TITLE: What Is The Function Of School Today? AUTHOR: Eugene Wallingford DATE: July 19, 2016 10:32 AM DESC: ----- BODY: Painter Adolph Gottlieb was dismissive of art school in the 1950s:
I'd have done what I'm doing now twenty years ago if I hadn't had to go through that crap. What is the function of the art school today? To confuse the student. To make a living for the teacher. The painter can learn from museums -- probably it is the only way he can to learn. All artists have to solve their problems in the context of their own civilization, painting what their time permits them to paint, extending the boundaries a little further.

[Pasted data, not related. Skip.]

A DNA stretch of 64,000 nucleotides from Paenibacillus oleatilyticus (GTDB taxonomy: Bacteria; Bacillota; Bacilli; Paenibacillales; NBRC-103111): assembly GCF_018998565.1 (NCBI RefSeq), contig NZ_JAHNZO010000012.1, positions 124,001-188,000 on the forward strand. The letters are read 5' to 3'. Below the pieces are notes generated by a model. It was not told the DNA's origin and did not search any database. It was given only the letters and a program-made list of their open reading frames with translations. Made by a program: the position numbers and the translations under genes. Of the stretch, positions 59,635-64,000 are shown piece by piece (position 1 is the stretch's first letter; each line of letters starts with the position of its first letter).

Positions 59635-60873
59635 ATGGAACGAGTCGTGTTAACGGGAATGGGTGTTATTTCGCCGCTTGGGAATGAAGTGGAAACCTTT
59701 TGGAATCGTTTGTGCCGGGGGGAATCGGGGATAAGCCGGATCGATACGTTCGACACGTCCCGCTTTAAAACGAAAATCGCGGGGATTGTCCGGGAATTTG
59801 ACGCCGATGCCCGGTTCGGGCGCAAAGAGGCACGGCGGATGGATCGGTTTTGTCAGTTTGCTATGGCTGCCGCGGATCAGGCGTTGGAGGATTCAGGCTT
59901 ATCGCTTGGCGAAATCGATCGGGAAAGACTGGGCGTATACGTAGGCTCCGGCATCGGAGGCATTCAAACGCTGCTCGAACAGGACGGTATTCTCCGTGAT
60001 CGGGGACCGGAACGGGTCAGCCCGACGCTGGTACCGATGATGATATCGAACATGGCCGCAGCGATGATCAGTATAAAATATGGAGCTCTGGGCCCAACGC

It isn't much of a stretch to apply this to computer programming in today's world. We can learn so much these days from programs freely available on GitHub and elsewhere on the web. A good teacher can help, but in general is there a better way to learn how to make things than to study existing works and to make our own? Most importantly, today's programmers-to-be have to solve their problems in the context of their own civilization: today's computing, whether that's mobile or web or Minecraft. University courses have a hard time keeping up with constant change in the programming milieu. Instead, they often rely on general principles that apply across most environments but which seem lifeless in their abstraction. I hope that, as a teacher, I add some value for the living I receive. Students with interests and questions and goals help keep me and my courses alive. At least I can set a lower bound of not confusing my students any more than necessary. ~~~~ (The passage above is quoted from Conversations with Artists, Selden Rodman's delightful excursion through the art world of the 1950s, chatting with many of the great artists of the era. It's not an academic treatise, but rather more an educated friend chatting with creative friends. I would thank the person who recommended this, but I have forgotten whose tweet or article did.) -----